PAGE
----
By Craig Weatherby
Excess sugar is inherently unhealthful.
And sadly, sugar-sweetened drinks constitute one in five of the calories consumed by the average American (see “The Calories We Quaff
Four years ago, a team from the Harvard School of Public Health and other academic centers came to a clear conclusion about the impact of sugar-sweetened beverages:
“The science base linking the consumption of sugar-sweetened beverages to the risk of chronic diseases is clear.” (Brownell KD et al. 2009).
That study on sugar-sweetened beverages was preceded and followed by several analyses that came to similar conclusions.
Artificially sweetened, no-calorie drinks have serious downsides too … and the evidence that they help control weight is mixed at best.
As the author of a recent evidence review wrote, “A rise in the percent of the population who are obese coincides with an increase in the widespread use of non-caloric artificial sweeteners ... studies suggest that artificial sweeteners may contribute to weight gain.” (Yang Q 2010)
Now, the results of a population study suggest that drinking sweetened beverages – especially diet drinks – may raise the risk of depression.
But in stark contrast, drinking four cups of coffee daily was linked to a reduced risk of depression.
Naturally and artificially sweetened drinks linked to depression
The study comes from the National Institutes of Health (NIH) and will be presented at the March 2013 annual meeting of the American Academy of Neurology in San Diego.
The study involved 263,925 people from 50 to 71 years of age. From 1995 to 1996, they were questioned about consumption of drinks such as soda, tea, fruit punch, and coffee.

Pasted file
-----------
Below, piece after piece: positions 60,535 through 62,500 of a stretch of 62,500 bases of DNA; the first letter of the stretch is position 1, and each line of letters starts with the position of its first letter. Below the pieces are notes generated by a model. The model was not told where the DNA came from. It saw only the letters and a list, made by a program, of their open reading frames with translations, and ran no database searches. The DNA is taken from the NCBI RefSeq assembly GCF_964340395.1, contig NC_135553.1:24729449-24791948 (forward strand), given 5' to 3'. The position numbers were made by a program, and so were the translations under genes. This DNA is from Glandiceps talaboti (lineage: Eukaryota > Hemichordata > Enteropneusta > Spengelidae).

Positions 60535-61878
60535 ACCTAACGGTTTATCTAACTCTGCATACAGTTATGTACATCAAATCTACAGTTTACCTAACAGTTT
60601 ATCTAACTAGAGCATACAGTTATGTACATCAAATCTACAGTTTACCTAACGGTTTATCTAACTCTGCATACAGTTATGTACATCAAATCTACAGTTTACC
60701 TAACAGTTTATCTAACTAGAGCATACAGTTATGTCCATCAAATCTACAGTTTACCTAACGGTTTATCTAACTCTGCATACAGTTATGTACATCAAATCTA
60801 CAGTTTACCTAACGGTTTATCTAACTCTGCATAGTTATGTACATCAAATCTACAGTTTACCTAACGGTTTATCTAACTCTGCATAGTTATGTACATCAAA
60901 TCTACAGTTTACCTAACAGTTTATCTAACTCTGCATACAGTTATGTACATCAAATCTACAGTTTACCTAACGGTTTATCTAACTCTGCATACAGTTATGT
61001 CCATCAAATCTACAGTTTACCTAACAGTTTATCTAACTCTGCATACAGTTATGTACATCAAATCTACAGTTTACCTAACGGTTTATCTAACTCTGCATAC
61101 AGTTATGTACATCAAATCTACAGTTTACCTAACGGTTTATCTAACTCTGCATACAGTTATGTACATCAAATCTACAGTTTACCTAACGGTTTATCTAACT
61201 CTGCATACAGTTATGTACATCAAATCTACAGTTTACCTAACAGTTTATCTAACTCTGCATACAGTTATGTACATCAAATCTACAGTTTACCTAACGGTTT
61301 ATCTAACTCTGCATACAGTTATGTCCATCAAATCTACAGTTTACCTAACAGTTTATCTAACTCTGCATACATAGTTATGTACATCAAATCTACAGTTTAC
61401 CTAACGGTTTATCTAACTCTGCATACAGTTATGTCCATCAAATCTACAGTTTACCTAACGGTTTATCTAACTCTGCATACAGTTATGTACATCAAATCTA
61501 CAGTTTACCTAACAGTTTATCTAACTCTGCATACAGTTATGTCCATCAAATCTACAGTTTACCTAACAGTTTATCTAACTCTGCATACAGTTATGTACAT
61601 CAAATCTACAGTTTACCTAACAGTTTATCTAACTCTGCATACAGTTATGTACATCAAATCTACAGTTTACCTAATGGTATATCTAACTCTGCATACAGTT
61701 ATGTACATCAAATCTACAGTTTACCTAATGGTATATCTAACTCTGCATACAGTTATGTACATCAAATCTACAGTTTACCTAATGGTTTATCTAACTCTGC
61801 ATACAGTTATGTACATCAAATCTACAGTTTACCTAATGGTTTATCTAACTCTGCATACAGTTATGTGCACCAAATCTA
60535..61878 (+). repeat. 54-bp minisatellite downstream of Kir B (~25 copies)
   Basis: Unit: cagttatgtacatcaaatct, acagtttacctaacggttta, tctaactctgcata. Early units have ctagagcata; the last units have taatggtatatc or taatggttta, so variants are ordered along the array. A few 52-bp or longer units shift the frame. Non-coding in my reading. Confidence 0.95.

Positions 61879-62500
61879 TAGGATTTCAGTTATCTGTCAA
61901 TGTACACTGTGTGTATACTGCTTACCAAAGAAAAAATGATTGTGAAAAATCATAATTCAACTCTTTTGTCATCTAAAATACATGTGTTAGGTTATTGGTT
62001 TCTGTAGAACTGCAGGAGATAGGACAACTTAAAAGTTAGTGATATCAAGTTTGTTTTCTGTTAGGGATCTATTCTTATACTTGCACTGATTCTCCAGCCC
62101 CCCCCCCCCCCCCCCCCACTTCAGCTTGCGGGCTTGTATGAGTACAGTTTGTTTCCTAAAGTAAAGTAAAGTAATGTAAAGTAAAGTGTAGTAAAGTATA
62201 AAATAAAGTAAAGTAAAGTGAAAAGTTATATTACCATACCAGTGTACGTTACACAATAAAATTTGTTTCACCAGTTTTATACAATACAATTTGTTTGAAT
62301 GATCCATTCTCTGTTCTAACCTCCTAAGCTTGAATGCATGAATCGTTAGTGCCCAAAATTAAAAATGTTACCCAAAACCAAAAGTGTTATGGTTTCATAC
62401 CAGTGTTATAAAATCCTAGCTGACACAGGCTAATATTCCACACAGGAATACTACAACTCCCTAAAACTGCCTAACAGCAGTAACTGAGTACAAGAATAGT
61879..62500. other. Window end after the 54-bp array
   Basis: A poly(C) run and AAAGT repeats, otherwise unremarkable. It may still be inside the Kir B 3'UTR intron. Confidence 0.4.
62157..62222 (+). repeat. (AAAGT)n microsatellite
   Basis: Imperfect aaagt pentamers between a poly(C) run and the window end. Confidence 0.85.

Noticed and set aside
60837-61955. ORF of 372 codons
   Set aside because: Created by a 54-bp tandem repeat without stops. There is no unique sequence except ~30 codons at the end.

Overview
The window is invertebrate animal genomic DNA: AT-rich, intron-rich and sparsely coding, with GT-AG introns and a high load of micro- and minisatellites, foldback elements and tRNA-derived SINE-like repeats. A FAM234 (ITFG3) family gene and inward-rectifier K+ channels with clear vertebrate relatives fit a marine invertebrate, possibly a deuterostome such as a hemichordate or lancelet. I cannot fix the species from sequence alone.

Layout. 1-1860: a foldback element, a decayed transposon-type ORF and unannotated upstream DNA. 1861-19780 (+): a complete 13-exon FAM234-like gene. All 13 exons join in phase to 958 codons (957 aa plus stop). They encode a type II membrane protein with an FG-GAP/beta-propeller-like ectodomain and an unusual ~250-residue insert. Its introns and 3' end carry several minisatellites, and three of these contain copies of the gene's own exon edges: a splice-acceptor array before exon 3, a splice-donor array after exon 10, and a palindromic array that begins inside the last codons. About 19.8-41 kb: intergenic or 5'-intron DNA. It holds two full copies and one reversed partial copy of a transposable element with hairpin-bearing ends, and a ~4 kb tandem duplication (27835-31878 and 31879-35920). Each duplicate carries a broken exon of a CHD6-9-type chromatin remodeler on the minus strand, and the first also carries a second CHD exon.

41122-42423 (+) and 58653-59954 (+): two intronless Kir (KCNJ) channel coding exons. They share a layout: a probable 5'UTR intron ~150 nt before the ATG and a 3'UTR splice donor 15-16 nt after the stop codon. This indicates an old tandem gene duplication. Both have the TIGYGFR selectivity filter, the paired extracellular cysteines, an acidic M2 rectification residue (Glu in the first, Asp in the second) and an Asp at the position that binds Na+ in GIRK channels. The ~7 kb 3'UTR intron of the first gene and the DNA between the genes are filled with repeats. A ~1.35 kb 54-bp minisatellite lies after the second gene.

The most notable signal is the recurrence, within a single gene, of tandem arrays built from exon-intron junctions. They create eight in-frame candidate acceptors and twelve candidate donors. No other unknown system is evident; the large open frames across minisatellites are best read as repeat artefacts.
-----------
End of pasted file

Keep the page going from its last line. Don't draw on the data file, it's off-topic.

About 10 years later, researchers asked the participants whether they had been diagnosed with depression since the year 2000.
The NIH team compared the participants’ reported beverage preferences with their answers to the depression-diagnosis question.
They looked at four categories of beverages, and calculated the risk of depression for habitual drinkers of each kind, compared with those who drank no beverages from that category:
People who drank more than four cans or cups per day of soda were 30 percent more likely to develop depression.
People who drank four cans of fruit punch per day were about 38 percent more likely to develop depression.
People who drank four cups of coffee per day were about 10 percent less likely to develop depression.
The risk appeared greatest for people who drank diet soda, diet fruit punches, or diet iced tea.
Why would coffee appear benign in this context, despite the sugar than many people add to their cup?
It’s probably because coffee is the average American’s main source of polyphenol compounds known to exert beneficial “nutrigenomic” effects on working genes that affect metabolism … and possibly mood as well.
Chief among coffee’s nutrigenomic agents are polyphenol compounds such as chlorogenic acid … the active weight-control ally in green coffee extract. And caffeine is proven to lift mood.
While noting that confirming research is needed, lead author Honglei Chen, M.D., Ph.D., had this to say:
“Our research suggests that cutting out or down on sweetened diet drinks or replacing them with unsweetened coffee may naturally help lower your depression risk. Sweetened beverages, coffee and tea … have important physical – and may have important mental – health consequences.” (AAN 2013)
The study was supported by Intramural Research Programs of NIH, the National Institute of Environmental Health Sciences, and the National Cancer Institute.
- American Academy of Neurology (AAN). Hold the Diet Soda? Sweetened Drinks Linked to Depression, Coffee Tied to Lower Risk. January 8, 2013. Accessed at http://www.aan.com/press/index.cfm?fuseaction=release.view&release=1128
- Chen H, Guo X, Park Y, Freedman ND, Shinha R. Sweetened beverages, coffee and tea in relation to depression among older US adults. Accessed at http://www.aan.com/globals/axon/assets/10430.pdf
- Brownell KD, Farley T, Willett WC, Popkin BM, Chaloupka FJ, Thompson JW, Ludwig DS. The public health and economic benefits of taxing sugar-sweetened beverages. N Engl J Med. 2009 Oct 15;361(16):1599-605. Epub 2009 Sep 16.
- Yang Q. Gain weight by "going diet?" Artificial sweeteners and the neurobiology of sugar cravings: Neuroscience 2010. Yale J Biol Med. 2010 Jun;83(2):101-8. Review